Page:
That Bizetís Les pecheurs de perles is the only new production from Opera Australia in its summer season is depressing. That this hotch-potch is the piece that subscribers most wanted back in the repertoire is despair-making.

One reason for its popularity is continuous exposure to the erotic male duet, Au fond du temple saint, which thrills a wider audience than opera queens. Throughout the 1960s, this four-minute number became standard breakfast fare on ABC radio in a 1950s version by Jussi Bjoerling and Robert Merrill. For the 1981 film Gallipoli, Peter Weir and David Williamson had Bill Hunter to play it on a gramophone in the trenches as one more expression of the mateship between Mel Gibson and Mark Lee. It thus became part of the Anzac legend. Audiences presumably hear that 1950s account in their mindís ear when they go to the theatre. Otherwise, how could they cheer renditions such as the current one?

The second source of enthusiasm is the residue of racism through which we Europeans approach the exotic East. In Les pecheurs, the darkies, driven on by their Evil High Priest, are bloodthirsty and scared of thunder. The colonising imagination treats all subject peoples as interchangeable, like costumes. The first draft was set in Mexico, not the Ceylon that captivated the librettists once they laid hands on a travel guide to that island. The plot converts the Ceylonese to Hinduism, though that is the religion of the minority Tamils.

The libretto and score are too flimsy to be redeemed from this embarrassment of stereotypes by bringing the action into the Tamil Tigers rebellion in the way that Ken Russell re-set Butterfly during the war years of 1937-45.

An intellectual fashion for Post-Colonial theorising means that no European director would now dare to serve up the Orientalism that excited Bizetís Paris audiences in 1863, the year in which the French conquered Mexico City, just after they had annexed southern Vietnam.

To escape that complicity, the Swedish director Ann-Margret Pettersson retreated into a Post-Modernism where the mise-en-scene becomes the only reality. We are transported, therefore, to the prop department of the Theatre Lyrique in the 1860s, not to any geographical place. She invites us to view both our racism and that of the original through the frames of a magic lantern show and the proscenium arch of the opera stage. The result is to prettify prejudice, not to challenge or diffuse it.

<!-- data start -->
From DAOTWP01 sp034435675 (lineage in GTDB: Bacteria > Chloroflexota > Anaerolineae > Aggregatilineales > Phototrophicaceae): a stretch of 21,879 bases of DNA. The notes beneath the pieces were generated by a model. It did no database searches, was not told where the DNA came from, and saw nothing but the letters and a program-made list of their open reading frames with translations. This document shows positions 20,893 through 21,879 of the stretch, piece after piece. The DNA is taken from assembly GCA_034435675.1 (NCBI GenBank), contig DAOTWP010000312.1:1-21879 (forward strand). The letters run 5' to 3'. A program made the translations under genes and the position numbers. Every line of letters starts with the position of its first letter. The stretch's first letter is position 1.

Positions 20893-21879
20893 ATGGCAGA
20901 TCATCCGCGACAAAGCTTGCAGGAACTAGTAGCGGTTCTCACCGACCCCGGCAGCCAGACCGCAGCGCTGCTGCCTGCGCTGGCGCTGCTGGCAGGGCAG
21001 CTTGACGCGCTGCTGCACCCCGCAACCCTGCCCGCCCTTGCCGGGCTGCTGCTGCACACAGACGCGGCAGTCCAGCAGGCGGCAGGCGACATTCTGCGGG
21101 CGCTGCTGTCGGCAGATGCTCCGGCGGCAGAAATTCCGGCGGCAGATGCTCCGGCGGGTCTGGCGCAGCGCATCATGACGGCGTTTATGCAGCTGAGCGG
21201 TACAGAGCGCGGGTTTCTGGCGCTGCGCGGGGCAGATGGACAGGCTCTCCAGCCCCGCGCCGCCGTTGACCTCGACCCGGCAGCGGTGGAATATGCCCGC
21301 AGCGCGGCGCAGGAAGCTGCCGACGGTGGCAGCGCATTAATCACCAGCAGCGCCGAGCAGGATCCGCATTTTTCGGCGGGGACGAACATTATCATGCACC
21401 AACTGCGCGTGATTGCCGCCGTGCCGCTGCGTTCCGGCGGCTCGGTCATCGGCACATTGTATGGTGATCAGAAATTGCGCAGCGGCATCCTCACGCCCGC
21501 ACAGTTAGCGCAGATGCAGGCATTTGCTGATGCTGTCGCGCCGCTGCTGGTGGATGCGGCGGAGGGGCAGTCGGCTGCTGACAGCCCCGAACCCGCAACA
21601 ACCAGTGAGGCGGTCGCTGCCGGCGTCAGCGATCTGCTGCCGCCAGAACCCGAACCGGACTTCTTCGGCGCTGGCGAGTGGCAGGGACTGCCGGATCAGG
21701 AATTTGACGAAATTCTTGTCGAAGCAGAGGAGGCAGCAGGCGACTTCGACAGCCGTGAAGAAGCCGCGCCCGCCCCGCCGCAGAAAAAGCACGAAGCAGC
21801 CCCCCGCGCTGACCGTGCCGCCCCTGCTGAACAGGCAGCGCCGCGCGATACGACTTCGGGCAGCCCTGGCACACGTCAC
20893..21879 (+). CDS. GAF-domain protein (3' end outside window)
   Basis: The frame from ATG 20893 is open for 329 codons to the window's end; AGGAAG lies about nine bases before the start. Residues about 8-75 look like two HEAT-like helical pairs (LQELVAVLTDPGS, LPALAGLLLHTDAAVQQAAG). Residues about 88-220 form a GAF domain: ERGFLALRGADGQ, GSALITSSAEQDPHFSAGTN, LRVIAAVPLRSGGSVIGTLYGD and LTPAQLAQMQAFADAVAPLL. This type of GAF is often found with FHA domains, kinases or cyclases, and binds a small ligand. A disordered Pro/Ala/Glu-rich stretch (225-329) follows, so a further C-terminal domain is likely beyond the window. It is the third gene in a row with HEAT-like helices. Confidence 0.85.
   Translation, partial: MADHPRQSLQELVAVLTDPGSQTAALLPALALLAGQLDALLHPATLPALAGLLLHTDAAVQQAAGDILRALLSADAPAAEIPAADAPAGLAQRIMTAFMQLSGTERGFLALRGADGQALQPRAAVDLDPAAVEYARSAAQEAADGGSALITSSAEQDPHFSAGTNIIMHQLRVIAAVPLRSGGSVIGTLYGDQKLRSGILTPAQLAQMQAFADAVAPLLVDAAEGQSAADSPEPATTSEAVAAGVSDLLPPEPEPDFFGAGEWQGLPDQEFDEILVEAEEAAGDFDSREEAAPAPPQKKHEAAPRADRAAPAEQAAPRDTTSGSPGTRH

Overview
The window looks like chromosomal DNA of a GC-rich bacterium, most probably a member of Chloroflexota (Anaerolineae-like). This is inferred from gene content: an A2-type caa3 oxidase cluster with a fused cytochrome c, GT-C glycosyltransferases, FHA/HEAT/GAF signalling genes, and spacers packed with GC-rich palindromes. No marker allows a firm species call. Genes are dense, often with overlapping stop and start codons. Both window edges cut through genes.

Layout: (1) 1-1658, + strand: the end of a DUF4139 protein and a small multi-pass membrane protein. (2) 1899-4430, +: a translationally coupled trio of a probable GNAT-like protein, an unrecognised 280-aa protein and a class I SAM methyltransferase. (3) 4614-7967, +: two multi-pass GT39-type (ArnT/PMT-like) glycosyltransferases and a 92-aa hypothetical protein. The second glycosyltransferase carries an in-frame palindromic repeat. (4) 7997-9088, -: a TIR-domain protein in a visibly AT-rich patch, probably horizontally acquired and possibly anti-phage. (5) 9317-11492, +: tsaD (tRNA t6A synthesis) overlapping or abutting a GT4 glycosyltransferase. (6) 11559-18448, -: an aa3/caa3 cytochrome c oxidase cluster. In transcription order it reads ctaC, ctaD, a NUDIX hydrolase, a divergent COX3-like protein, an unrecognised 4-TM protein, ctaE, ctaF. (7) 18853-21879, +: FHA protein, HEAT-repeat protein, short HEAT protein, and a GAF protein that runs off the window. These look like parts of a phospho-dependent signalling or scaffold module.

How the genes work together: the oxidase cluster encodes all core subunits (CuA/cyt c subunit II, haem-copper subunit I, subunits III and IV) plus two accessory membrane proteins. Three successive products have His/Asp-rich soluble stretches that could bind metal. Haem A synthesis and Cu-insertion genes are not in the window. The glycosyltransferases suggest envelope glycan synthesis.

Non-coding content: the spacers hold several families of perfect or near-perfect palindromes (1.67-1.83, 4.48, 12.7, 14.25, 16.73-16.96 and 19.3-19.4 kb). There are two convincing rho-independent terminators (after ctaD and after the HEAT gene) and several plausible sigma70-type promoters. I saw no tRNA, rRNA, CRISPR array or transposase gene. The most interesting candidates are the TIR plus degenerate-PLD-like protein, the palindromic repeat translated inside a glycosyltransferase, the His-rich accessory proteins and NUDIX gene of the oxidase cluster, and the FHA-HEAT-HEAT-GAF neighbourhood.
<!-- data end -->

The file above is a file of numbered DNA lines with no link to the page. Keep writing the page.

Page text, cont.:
The only antidote for the anodyne is first-rate music-making, which we did not get. As the romantic lead, Nadir, US import David Miller improved through the first act, but the duet came too soon for him to have warmed himself into its intensity. He has a youthful voice without its sounding fresh, possessed of neither the dulcet timbre of French tenors nor the ping of the Italian. 

Michael Lewis as the betrayed Zurga found the fripperies of Act I heavy going but came through in Act II and III whenever he had to be violent and jealous. Ghillian Sullivan as the love object, Leila, faces such a musical melange that she had difficulty  deciding whether to play goddess or diva. For her Act I solo, she trilled as expected.

The closest Les pecheurs comes to emotional depth is in its recognition that a man who loses his woman to his best friend experiences a double betrayal. Zurga is more distraught at the loss of Nadir than of Liela. The suspension of disbelief necessary for that male bonding not to seem campy is taxing at the best of times. It was not helped by Sullivanís and Lewisís looking like Nadirís parents. None of them gave the slightest hint of wishing to bisect the other sides of their triangle. The ballet and costumes supplied no aphrodisiacs.

Richard Bonynge droned the band through the overture before plodding behind the lyrical duet. That one good tune reappears eight times, allowing Bizet to display his genius for self-plagiarism. The music is such a pastiche that Bonynge could have been concocting the score instead of conducting it.

The thunder is terrific.